RSS Feed Print
Laboratory Performance Management and Compensation
Jason Graham
Posted: Tuesday, December 13, 2011 10:57 PM
Joined: 2/17/2011
Posts: 7

What criteria do other entities use to measure and compensate water and wastewater laboratory personnel?  Is compensation based on a defined skill based criteria, merit system, certifications acquired, annual perfomance bonuses, or?  Are there productivty benchmark criteria that have proven effective over time? 


Thank You!


Charles Lytle
Posted: Wednesday, December 14, 2011 7:48 AM
Joined: 10/5/2009
Posts: 49



For our laboratory, all of your areas of interest fall under Civil Service and a collective bargaining agreement between the city and the union that represents the laboratory workers.


We just finished a comprehensive classification/compensation review and update.  For salaries, we used comparable sized, West Coast municipal labs offering similar analytical capabilities, adjusted for cost of living differences.  The COL data came from federal sites on the internet.  We also compared salaries to other position series within the city that had comparable responsibilities.  (The specific skill sets were different because these internal comparisons were between lab and non-lab positions.)  So, our compensation decisions were, in your words, "...defined skill based..."  Because we're a public utility with represented lab staff, performance bonuses, etc. are not allowed.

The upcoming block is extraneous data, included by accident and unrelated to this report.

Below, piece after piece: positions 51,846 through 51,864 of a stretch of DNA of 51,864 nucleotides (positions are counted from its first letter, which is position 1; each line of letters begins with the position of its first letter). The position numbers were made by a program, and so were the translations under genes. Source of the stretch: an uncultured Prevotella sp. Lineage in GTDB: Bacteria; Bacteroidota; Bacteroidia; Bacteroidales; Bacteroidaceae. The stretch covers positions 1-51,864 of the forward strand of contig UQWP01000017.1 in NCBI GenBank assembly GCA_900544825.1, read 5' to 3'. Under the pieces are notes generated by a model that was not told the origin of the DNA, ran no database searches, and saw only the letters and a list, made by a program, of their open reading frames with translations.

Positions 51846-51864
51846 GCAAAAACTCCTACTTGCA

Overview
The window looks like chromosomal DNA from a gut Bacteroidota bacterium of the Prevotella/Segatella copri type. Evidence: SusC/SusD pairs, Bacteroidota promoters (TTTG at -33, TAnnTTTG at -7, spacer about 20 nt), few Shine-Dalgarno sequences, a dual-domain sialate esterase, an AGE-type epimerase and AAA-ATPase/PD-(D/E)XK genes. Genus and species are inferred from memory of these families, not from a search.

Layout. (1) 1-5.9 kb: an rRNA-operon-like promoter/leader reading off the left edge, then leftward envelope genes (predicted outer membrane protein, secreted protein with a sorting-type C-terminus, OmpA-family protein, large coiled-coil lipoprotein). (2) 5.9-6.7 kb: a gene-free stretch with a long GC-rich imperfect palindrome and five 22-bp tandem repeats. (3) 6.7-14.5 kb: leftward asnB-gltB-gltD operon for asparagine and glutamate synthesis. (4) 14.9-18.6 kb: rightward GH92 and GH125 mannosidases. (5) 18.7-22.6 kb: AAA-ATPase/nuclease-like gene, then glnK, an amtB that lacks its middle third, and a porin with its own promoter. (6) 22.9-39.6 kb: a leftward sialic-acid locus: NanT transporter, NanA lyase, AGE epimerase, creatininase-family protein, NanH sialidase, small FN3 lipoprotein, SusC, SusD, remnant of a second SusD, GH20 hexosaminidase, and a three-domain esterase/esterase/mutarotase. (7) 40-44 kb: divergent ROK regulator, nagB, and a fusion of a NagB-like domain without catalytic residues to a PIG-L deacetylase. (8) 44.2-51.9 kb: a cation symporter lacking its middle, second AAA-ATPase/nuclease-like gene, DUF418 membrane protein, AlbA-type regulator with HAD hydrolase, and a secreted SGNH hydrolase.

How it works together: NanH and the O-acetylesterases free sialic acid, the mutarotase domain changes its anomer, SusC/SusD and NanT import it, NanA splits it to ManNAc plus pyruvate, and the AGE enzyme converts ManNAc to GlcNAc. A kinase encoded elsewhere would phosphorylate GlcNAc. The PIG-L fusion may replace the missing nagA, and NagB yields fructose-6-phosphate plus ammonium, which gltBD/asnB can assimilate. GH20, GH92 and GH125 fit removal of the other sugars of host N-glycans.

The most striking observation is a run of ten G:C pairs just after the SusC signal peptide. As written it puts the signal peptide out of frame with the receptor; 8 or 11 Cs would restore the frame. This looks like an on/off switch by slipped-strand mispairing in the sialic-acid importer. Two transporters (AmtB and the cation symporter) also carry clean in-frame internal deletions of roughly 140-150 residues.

Productivity benchmarks are pretty much useless because we're not a production lab.  However, we do use performance metrics that are updated and reported to upper management monthly:  gross revenue per FTE (we have an internal charge-back mechanism and also do work for outside agencies via IGAs); supplies as percent of gross revenue (done on a section basis...organics, metals, etc.); percent on-time analyses per section; production overtime (we don't count overtime used to cover holidays and vacations...we're a seven-days-a-week operation); percent gross revenue sent to outside contract laboratories.  Note that these are "business" oriented.


The issue of certifications will take care of itself when we finally apply for NELAC accreditation.  Well, not quite the certification of individuals but at least a demonstration of competency.  When this happens, it will not affect compensation.


Have these been "proven effective over time??"  More or less.  We've used them all to change practices and have been fairly successful in lowering overtime, pulling back in-house a lot of work we used to send out to the contract lab (we do a simple return on investment study if this involves buying a new instrument), and keeping our supplies budget manageable.


Chuck Lytle,

City of Portland, OR